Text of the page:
One also has to consider that rarely is the ukebari itself ubu, with the kabuto in question likely having several replacements throughout its lifetime.

 

So, for certain collectors of armour, it is much more important to know the kabuto than to have a perfectly pristine and intact ukebari.

 

But, then again - to each his own...and don't get me started on the subject of shikoro...

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If someone wants to study the construction methods there are plently bare Hachi, or kabuto with compromised Ukebari that can be purchased, I am appalled that ranking members of the Japanese armour society are casually advocating vandalism, we are after all only temporary custodians of these objects.

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14 hours ago, Iekatsu said:

If someone wants to study the construction methods there are plently bare Hachi, or kabuto with compromised Ukebari that can be purchased, I am appalled that ranking members of the Japanese armour society are casually advocating vandalism, we are after all only temporary custodians of these objects.

Sorry, we are not advocating vandalism.  But how can one seriously study swords without seeing the nakago?   How can one seriously study kabuto without seeing the inside of the hachi?  
There are clean ways to see the inside, without damaging the kabuto.

 

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this is how yo can make the inside visible.  Sorry but this ukebari is seriously damaged due to it's age.   Notice the skillful finishing of the rivets on the inside, the perfect carved mei, the high number of rivets per plate, etc...2096118661_neomasanobumei.JPG.70dd1e479fead2137774ee9a154d4e74.JPG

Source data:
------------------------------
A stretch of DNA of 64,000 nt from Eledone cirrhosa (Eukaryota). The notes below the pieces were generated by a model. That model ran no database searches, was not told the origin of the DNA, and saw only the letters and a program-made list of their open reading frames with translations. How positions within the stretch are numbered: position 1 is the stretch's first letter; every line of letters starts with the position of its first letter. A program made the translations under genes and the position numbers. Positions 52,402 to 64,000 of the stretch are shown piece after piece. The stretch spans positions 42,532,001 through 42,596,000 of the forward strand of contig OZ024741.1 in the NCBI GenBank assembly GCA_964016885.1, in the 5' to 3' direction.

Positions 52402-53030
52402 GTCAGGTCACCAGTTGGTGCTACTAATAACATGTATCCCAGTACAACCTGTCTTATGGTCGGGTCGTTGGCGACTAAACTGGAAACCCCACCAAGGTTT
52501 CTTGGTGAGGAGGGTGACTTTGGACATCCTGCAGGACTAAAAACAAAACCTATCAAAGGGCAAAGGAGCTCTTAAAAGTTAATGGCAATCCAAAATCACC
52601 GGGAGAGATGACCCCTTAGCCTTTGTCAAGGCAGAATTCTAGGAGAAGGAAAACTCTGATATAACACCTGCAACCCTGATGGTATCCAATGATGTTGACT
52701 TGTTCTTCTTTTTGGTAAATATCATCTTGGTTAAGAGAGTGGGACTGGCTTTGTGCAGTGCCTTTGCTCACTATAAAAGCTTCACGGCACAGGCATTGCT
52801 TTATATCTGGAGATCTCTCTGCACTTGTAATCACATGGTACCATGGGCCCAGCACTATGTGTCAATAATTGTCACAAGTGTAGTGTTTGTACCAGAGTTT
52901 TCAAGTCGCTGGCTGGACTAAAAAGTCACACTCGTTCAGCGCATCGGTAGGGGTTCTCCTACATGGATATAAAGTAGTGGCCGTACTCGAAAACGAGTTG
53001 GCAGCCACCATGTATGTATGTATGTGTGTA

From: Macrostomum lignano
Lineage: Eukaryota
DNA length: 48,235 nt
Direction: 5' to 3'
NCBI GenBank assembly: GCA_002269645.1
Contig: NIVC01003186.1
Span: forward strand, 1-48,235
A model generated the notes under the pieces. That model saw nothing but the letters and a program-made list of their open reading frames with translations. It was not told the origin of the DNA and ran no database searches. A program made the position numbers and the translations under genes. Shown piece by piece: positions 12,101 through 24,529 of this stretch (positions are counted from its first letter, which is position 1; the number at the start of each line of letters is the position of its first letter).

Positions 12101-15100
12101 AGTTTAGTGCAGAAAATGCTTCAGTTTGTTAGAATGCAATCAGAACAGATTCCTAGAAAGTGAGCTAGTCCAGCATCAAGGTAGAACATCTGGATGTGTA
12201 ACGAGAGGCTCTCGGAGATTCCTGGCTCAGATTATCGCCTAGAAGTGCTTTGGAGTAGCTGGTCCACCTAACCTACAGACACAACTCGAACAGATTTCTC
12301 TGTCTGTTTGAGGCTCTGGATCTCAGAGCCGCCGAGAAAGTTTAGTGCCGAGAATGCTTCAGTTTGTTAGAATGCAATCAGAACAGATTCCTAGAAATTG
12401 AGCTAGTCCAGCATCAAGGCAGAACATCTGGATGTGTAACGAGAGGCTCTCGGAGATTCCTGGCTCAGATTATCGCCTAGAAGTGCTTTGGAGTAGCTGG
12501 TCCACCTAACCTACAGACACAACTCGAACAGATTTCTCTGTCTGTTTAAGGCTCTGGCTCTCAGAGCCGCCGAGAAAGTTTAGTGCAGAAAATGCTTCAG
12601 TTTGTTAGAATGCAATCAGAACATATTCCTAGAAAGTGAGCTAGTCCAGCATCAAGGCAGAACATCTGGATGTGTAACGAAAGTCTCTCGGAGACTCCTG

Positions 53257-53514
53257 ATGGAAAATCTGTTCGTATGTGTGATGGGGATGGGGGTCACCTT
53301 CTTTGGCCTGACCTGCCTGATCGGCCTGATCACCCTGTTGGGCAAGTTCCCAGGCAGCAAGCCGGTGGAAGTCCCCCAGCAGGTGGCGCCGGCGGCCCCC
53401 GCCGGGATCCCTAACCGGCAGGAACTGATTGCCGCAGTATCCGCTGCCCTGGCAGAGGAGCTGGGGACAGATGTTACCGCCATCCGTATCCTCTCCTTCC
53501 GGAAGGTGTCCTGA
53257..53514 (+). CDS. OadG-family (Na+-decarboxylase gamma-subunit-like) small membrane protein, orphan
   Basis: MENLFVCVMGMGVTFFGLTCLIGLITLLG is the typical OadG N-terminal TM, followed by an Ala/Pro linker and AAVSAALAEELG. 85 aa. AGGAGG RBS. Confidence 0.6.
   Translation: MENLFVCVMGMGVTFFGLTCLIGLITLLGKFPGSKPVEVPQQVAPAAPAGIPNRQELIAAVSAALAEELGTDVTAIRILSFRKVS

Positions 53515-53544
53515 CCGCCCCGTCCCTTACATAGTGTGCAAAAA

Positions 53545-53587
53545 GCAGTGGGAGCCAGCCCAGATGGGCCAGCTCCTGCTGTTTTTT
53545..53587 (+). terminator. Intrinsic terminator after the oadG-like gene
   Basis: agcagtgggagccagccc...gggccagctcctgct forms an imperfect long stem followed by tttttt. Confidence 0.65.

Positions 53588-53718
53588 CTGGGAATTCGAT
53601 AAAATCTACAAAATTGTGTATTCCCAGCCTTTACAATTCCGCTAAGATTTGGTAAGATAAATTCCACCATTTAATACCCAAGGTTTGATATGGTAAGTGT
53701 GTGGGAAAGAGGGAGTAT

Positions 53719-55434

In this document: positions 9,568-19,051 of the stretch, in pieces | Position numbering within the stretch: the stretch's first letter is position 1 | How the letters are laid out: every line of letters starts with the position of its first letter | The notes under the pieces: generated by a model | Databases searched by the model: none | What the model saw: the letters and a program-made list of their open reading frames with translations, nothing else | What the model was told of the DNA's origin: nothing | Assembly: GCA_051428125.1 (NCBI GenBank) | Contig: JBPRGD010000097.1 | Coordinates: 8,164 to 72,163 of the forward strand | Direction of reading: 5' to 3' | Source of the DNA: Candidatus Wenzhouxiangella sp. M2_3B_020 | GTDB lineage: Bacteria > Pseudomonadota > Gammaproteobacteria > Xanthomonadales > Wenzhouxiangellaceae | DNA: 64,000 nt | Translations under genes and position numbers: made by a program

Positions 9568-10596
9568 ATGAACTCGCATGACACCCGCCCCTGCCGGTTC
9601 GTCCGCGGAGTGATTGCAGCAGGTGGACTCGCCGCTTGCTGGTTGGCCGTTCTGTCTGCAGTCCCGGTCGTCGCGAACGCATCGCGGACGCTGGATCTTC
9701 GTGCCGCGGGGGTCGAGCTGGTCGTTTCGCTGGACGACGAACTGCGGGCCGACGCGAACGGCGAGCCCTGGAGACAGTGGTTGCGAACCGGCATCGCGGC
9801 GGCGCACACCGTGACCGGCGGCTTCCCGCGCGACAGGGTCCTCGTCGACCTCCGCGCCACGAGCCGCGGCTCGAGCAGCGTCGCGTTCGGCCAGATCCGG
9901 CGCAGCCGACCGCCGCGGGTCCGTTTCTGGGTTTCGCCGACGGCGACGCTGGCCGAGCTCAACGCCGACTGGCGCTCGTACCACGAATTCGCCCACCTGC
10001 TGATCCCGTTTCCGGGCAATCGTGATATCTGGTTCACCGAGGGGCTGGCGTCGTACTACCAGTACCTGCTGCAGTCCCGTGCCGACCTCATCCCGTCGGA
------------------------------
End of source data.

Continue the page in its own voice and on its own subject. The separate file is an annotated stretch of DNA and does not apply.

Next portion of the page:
All these   fine details would be lost with a closed ukebari.    Even important museums such as the Ueno in Tokyo are opening ukebari if they expect to find more information.   This has nothing to do with destruction.

 

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1 hour ago, Luc T said:

this is how yo can make the inside visible.  Sorry but this ukebari is seriously damaged due to it's age.   Notice the skillful finishing of the rivets on the inside, the perfect carved mei, the high number of rivets per plate, etc...2096118661_neomasanobumei.JPG.70dd1e479fead2137774ee9a154d4e74.JPG

All these   fine details would be lost with a closed ukebari.    Even important museums such as the Ueno in Tokyo are opening ukebari if they expect to find more information.   This has nothing to do with destruction.

 

Exactly.

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If you are going to create a nicely lined window in the ukebari, like the one in Luc's example, you have to know where the Mei is first, i.e. at the front, or at the back. 

Two of my kabuto have no Tehen no Ana, so I will have to consider how to see inside without creating unnecessary damage.

(Naturally if there is no Mei, I will not want to have left a large hole.)

 

In the old days, ukebari were considered expendables, like the tsuka ito on a sword handle, perishable, and fairly easily changed whenever necessary. Today there are few who can do this work, so it is not so easy to have it done. I guess it depends whether one sees an old ukebari as a valuable and instructive antique in its own right.

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5 hours ago, Bugyotsuji said:

 

In the old days, ukebari were considered expendables, like the tsuka ito on a sword handle, perishable, and fairly easily changed whenever necessary. Today there are few who can do this work, so it is not so easy to have it done. I guess it depends whether one sees an old ukebari as a valuable and instructive antique in its own right.

An ukebari must have been changed very often during intensive use.   Most kabuto have heavily damaged ones, so when you make a new one why not make a window in it?    
When I was a shinsa member, the Japanese were very suspicious when we saw a  closed ukebari.   Not at least in the case of a  kawari with brand new urushi...  but if the owner wanted it to stay closed, a proper judgment was impossible.

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I also have some medieval European helmets.   It is unthinkable that someone make a new liner for these old boys.

it is also unthinkable to destroy an old one as they are very rare.   
the approach is completely different.